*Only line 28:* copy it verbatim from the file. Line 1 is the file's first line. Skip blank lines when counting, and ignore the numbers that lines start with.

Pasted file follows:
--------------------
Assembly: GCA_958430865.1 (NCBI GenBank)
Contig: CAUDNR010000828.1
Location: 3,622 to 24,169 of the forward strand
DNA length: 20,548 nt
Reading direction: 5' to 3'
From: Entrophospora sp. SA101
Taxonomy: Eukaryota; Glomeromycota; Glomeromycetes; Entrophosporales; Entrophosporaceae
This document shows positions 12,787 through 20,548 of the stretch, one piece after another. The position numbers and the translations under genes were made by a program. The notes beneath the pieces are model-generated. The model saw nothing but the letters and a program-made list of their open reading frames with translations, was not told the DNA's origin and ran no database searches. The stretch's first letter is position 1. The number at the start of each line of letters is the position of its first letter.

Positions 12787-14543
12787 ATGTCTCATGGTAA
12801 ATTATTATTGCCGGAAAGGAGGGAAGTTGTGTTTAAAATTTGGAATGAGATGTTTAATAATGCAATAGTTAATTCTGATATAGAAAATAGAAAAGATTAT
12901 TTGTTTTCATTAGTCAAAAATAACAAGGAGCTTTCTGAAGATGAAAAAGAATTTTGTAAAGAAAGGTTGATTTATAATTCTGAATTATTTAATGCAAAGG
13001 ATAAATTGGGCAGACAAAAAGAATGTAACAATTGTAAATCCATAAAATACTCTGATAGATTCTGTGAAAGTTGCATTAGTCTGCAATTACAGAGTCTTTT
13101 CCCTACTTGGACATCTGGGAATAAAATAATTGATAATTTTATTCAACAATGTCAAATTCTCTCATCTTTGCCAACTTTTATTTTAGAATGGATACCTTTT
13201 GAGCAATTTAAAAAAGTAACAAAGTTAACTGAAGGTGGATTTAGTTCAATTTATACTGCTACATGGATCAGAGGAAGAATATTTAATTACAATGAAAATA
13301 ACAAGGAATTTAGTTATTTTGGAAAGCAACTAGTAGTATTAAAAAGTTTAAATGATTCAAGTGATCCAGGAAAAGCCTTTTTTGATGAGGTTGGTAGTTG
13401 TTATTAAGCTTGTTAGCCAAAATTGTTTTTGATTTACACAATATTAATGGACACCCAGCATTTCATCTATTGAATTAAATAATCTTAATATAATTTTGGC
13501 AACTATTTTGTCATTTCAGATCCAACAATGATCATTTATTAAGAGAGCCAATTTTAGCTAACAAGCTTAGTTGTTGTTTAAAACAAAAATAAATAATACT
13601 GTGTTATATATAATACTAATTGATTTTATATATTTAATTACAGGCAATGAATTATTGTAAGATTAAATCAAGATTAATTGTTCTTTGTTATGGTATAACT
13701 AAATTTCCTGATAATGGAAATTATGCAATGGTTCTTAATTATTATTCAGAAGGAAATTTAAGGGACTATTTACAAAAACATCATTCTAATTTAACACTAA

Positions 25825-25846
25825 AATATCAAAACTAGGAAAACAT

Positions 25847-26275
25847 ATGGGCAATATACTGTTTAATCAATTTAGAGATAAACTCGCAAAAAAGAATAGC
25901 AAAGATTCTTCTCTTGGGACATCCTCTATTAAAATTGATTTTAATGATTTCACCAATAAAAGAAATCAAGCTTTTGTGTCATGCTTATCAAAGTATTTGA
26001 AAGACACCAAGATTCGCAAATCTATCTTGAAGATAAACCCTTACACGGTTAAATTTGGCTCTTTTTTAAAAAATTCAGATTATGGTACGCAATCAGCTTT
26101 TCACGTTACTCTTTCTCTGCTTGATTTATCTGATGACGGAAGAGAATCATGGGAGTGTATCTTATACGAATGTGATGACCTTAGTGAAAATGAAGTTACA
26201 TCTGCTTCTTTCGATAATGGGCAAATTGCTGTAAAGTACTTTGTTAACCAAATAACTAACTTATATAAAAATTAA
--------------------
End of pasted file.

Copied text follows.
26201 TCTGCTTCTTTCGATAATGGGCAAATTGCTGTAAAGTACTTTGTTAACCAAATAACTAACTTATATAAAAATTAA